Choose correctly and one has, God willing, good spiritual counsel. Choose incorrectly and one has, may Allah have mercy on us, bad spiritual counsel.

For far too long, the Muslim world has been making a lot of bad choices with respect to the sort of spiritual counsel to which they have been willing to listen and to which they have opened themselves. We see the problematic ramifications of such choices almost everywhere in the Muslim world.

One of the problematic areas being alluded to above has been the insistence of all too many self-promoting mujtahids that sharia‘ah is a legal system which is to be imposed on a community. Shari‘ah is not a legal system, and it should not be imposed on anyone.

Shari‘ah is the spiritual journey of an individual who seeks to arrive at the truth concerning the nature of one’s relationship with God. Shari‘ah is the process of seeking to discover the nature of one’s essential identity. Shari‘ah gives expression to a person’s striving to realize, God willing, the full spiritual potential of fitra – one’s primordial spiritual capacity. Shari‘ah is a way to honor one’s duties of care to oneself, to others, to creation, and to God.

“And (as for) those who disbelieve, their deeds are like the mirage in a desert, which the thirsty man deems to be water until when he comes to it he finds it to be naught, and there he finds Allah, so He pays back to him his reckoning in full, and Allah is quick in reckoning.” [Qur’an, 24:39]

Human beings are inclined to search – through ijtihad -- for that which they believe will satisfy their spiritual thirst. One who searches is in a condition of unbelief because the truth or reality of things remains hidden from them at that point – that is, after all, why they are engaged in a process of seeking.

When, after striving and struggling, one comes to the understanding that everything for which one has been searching in order to satisfy one’s spiritual thirst is a mirage, then, this is the time when, God willing, the realization comes to the individual that Allah is the only One Who is capable of satisfying one’s need or longing or desire. Everything else is a mirage – including one’s reasoning and the various schools of jurisprudence.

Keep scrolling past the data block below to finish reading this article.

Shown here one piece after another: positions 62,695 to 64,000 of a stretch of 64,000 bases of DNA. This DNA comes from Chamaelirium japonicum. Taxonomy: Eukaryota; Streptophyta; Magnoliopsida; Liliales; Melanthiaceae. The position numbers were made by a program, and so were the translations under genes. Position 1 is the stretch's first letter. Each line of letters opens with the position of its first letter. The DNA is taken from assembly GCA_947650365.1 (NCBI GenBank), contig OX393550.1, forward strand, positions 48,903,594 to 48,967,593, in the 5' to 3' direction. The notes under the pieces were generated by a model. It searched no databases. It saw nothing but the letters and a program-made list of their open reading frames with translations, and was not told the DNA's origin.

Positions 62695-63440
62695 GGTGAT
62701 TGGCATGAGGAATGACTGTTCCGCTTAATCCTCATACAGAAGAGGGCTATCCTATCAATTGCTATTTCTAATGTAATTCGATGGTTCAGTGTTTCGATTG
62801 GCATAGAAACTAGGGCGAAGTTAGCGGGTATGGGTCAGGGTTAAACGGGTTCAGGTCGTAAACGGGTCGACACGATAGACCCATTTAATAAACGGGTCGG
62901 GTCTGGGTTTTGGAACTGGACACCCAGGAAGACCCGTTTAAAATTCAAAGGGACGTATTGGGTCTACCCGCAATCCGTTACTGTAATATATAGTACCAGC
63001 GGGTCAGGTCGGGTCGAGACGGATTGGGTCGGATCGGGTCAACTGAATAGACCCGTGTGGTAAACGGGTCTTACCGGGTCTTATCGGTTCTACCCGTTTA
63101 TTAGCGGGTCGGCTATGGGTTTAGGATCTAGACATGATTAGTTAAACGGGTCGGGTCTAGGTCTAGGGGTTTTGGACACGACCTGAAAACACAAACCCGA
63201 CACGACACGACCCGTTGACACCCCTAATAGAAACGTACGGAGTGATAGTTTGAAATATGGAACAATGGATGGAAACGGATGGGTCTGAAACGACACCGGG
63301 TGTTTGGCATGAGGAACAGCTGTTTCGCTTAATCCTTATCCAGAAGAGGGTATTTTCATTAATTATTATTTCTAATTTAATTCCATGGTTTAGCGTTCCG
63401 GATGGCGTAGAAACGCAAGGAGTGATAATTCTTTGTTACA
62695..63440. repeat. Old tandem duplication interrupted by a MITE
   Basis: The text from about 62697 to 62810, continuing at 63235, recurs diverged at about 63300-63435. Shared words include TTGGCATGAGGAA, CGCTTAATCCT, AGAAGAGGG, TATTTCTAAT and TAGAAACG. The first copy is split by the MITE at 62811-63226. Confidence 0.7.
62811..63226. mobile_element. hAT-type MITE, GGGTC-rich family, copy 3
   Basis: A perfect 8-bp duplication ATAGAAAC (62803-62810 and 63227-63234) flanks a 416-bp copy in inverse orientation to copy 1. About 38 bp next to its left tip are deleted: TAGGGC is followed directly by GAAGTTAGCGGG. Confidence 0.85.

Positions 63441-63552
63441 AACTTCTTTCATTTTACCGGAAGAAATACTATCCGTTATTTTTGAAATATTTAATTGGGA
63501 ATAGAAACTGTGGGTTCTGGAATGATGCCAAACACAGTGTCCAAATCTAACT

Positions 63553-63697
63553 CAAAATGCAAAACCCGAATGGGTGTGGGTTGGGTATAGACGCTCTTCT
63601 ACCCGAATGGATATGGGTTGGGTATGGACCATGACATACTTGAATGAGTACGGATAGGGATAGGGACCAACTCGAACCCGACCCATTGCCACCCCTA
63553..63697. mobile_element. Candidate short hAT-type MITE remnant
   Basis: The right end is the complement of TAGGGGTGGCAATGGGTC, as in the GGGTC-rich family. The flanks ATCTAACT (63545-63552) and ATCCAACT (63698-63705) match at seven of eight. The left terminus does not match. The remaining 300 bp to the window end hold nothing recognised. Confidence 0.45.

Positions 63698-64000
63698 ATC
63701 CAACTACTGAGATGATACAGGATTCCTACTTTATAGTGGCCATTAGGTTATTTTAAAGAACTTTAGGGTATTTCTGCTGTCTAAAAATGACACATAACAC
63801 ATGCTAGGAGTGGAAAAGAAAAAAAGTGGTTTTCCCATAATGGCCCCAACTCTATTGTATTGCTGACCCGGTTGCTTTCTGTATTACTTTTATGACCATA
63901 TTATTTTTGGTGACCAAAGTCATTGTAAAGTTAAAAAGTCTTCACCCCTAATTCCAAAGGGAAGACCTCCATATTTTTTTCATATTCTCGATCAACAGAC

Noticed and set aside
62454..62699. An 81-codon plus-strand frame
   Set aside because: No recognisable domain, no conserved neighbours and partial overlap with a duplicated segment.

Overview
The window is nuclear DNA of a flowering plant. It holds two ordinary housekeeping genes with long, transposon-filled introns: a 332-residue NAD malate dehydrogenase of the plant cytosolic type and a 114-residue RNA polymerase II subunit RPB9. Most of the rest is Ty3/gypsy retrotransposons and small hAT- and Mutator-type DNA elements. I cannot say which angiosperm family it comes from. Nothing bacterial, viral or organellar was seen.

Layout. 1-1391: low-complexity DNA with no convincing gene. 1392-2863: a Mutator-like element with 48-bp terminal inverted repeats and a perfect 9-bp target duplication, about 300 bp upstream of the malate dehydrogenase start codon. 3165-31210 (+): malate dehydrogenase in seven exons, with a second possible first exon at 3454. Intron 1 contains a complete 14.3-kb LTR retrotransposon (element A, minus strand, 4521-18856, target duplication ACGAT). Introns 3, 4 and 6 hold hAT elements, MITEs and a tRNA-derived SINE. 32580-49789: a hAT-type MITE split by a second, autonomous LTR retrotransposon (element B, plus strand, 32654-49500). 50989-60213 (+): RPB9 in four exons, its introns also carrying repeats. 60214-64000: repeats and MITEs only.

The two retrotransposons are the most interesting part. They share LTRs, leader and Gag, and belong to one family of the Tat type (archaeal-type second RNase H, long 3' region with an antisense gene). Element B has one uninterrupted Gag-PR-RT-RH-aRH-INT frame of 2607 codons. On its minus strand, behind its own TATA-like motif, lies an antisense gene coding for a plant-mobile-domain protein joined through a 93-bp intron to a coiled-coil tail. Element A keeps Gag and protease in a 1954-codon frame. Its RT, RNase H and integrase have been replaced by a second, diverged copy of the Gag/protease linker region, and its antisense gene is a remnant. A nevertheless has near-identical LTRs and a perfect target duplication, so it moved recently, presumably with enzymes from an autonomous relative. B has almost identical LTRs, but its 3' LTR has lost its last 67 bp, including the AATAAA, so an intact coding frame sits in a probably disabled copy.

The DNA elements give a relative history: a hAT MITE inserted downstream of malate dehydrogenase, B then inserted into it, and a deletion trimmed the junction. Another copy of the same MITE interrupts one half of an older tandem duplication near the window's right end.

The individual who, by the Grace of Allah, comes to such an understanding or realization finds Allah waiting for her or him, and God is ready to respond to that individual in accordance with the nature of the realization which has been reached. If one submits to the reality of one’s need for God, God is quick in reckoning concerning such a realization and guides the individual in their striving or ijtihad, but if one persists in turning away from God’s presence, then, too, God is quick in responding to such a spiritual condition and the individual is maintained in a state of disbelief.


In the Qur’an, one reads:

“He it is Who has revealed the Book to you; some of the verses are decisive, they are the basis of the book, and others are allegorical; then in those whose hearts there is perversity, they follow the part of it which is allegorical, seeking to mislead and seeking to give it [their own] interpretation, but none knows the interpretation except Allah, and those who are firmly rooted in knowledge say: We believe in it, it is from our Lord; and none do mind except those having understanding. [Qur’an, 3:7]